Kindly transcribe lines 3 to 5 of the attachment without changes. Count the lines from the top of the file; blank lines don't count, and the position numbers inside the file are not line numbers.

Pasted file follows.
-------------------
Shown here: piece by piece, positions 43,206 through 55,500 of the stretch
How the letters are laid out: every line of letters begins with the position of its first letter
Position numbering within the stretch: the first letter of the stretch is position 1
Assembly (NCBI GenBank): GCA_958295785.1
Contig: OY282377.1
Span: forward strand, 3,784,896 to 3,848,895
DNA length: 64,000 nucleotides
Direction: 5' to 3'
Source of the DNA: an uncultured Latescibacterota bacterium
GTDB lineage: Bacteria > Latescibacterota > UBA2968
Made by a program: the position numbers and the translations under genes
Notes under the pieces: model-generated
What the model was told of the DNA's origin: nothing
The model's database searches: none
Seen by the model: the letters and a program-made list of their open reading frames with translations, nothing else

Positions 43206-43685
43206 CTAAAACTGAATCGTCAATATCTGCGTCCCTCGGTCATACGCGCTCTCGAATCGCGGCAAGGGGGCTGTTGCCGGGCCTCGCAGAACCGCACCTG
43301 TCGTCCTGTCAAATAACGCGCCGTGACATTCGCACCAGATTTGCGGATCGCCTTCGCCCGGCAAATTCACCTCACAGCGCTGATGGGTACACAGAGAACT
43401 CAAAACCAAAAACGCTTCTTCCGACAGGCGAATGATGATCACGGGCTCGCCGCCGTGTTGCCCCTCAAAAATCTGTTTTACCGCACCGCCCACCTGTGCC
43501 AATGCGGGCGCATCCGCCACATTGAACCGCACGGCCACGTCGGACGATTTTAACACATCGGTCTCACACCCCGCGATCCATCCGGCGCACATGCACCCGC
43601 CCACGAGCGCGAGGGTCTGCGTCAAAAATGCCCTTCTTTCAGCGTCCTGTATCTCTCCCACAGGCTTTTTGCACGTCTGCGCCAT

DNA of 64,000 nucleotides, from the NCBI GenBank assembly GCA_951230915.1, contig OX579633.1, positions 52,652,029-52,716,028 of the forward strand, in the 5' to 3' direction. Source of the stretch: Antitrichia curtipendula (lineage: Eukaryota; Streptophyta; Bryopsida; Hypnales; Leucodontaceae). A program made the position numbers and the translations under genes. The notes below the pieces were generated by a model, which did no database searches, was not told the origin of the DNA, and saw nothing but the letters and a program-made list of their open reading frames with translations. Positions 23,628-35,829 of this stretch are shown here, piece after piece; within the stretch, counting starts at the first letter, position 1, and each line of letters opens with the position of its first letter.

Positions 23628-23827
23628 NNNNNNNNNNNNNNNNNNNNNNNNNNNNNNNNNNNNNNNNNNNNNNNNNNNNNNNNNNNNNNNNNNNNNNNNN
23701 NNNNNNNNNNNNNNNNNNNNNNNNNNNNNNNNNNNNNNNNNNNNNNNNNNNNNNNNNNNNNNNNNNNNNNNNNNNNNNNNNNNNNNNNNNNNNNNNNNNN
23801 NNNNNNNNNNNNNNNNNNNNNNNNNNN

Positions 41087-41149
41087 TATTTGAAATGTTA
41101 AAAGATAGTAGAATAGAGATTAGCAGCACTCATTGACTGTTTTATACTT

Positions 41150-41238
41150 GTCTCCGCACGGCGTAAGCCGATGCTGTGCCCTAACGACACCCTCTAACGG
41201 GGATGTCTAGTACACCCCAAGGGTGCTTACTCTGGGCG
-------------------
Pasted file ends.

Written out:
Position numbering within the stretch: the first letter of the stretch is position 1
Assembly (NCBI GenBank): GCA_958295785.1
Contig: OY282377.1